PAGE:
Safety agency investigating first-ever driverless car death

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A federal safety agency is investigating a deadly accident involving a Tesla Motors vehicle while it was in self-driving mode — the first-ever fatality linked to a semi-autonomous car feature.

Tesla said the National Highway Traffic Safety Administration (NHTSA) informed the company Wednesday evening that the agency was opening a preliminary evaluation into the performance of autopilot after a recent fatal crash involving a Model S vehicle.

{mosads}The model has software that is considered “semi-autonomous,” because a driver is still required to be behind the wheel, but the car can change lanes, brake, steer, accelerate, decelerate and avoid obstacles on its own when on autopilot. It is made clear to drivers that the new technology is still in a public beta phase.

“What we know is that the vehicle was on a divided highway with autopilot engaged when a tractor trailer drove across the highway perpendicular to the Model S,” Tesla said in a blog post Thursday.

“Neither autopilot nor the driver noticed the white side of the tractor trailer against a brightly lit sky, so the brake was not applied.”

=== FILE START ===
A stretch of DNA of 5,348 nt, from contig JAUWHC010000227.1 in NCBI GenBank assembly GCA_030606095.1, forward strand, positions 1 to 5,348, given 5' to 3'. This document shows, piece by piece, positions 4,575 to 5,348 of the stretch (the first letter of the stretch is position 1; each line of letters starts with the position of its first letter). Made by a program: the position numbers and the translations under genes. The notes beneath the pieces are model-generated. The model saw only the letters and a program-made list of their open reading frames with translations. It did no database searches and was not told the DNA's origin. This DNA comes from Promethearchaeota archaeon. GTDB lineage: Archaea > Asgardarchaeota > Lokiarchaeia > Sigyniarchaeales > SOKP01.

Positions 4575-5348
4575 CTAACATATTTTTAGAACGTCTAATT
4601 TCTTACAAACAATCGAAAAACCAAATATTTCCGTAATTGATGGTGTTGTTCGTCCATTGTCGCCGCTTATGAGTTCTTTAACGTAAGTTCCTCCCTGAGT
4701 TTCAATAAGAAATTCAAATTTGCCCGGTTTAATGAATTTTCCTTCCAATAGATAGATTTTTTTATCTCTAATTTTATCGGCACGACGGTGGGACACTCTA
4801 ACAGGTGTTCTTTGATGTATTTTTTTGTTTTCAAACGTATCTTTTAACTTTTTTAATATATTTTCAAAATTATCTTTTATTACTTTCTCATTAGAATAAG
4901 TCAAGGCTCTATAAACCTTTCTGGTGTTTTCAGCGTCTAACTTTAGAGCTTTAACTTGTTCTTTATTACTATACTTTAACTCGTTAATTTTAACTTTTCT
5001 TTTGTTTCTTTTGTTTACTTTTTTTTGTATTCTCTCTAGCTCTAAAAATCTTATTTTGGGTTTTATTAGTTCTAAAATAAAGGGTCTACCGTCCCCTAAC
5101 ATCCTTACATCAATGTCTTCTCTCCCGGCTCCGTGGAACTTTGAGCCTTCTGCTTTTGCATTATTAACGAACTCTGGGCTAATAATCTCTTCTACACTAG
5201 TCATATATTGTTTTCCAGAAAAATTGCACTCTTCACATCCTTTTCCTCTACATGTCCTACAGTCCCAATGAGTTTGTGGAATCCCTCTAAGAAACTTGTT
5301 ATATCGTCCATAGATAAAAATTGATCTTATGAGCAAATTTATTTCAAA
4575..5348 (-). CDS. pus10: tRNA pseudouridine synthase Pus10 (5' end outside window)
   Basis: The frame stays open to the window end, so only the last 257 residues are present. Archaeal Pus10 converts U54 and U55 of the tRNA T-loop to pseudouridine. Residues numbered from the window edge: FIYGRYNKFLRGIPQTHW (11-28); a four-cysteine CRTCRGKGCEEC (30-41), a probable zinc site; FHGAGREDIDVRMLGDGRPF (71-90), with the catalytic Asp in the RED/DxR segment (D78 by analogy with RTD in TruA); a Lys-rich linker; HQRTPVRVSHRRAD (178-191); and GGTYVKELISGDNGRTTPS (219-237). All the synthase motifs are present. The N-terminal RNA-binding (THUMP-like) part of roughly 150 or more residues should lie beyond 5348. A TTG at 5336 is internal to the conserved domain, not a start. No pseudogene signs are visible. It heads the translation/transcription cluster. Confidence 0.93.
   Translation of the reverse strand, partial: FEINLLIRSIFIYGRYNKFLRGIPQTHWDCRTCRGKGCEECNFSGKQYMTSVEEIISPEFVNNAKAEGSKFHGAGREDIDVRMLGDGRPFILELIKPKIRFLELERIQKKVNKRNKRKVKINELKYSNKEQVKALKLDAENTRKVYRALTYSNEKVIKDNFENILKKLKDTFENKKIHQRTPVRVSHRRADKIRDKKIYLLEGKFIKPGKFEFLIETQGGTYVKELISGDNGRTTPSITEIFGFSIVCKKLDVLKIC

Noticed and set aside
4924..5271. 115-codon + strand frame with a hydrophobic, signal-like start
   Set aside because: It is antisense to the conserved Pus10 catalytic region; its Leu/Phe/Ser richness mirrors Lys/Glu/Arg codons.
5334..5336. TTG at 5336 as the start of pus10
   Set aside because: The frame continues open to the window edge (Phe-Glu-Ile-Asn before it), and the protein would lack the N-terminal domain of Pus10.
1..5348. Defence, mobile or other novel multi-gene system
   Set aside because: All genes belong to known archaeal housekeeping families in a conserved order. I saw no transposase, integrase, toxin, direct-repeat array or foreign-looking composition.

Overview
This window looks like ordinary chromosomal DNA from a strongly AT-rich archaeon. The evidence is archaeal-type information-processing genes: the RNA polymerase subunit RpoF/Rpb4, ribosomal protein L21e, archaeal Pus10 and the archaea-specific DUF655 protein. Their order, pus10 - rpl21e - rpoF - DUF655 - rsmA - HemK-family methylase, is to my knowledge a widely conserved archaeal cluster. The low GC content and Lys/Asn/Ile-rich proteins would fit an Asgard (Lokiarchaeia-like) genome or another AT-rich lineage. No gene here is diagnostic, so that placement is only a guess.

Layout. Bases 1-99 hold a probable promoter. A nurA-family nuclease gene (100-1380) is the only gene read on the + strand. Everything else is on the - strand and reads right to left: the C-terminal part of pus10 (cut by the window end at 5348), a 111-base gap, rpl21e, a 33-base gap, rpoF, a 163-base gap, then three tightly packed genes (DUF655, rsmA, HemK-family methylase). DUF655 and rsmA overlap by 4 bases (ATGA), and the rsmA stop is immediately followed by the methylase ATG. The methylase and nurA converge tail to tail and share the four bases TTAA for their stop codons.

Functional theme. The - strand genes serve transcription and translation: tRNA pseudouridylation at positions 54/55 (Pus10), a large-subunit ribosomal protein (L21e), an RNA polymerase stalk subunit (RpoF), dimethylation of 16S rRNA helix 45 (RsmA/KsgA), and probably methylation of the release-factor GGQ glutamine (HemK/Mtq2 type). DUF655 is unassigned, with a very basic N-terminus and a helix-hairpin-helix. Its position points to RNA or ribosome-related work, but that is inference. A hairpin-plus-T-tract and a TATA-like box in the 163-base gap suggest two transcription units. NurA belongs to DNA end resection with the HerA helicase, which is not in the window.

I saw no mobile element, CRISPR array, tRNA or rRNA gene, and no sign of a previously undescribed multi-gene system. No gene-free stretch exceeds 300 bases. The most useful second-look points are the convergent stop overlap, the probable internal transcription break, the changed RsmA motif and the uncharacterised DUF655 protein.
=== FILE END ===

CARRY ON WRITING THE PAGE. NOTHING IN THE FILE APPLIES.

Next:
This is the first fatal crash that has been linked to a car in self-driving mode. About 32,000 traffic deaths occur every year, mostly caused by human error.

Tesla emphasized that the NHTSA probe is a “preliminary evaluation to determine whether the system worked according to expectations.”

But the investigation is sure to raise questions and stoke fears surrounding the emergence of self-driving vehicles on the roads, at a time when federal regulators and states are beginning to craft policies on autonomous vehicles.

Earlier on Thursday, National Transportation Safety Board (NTSB) Chairman Christopher Hart cautioned that there will be deaths from autonomous vehicles, but stressed that human error will still far outpace the number of deaths from self-driving vehicles.

Hart said that he didn’t expect the first driverless car fatality to derail efforts to bring autonomous vehicles to market.

“The first fatal crash will certainly get a lot of attention,” he said. “But this train has left the station.”

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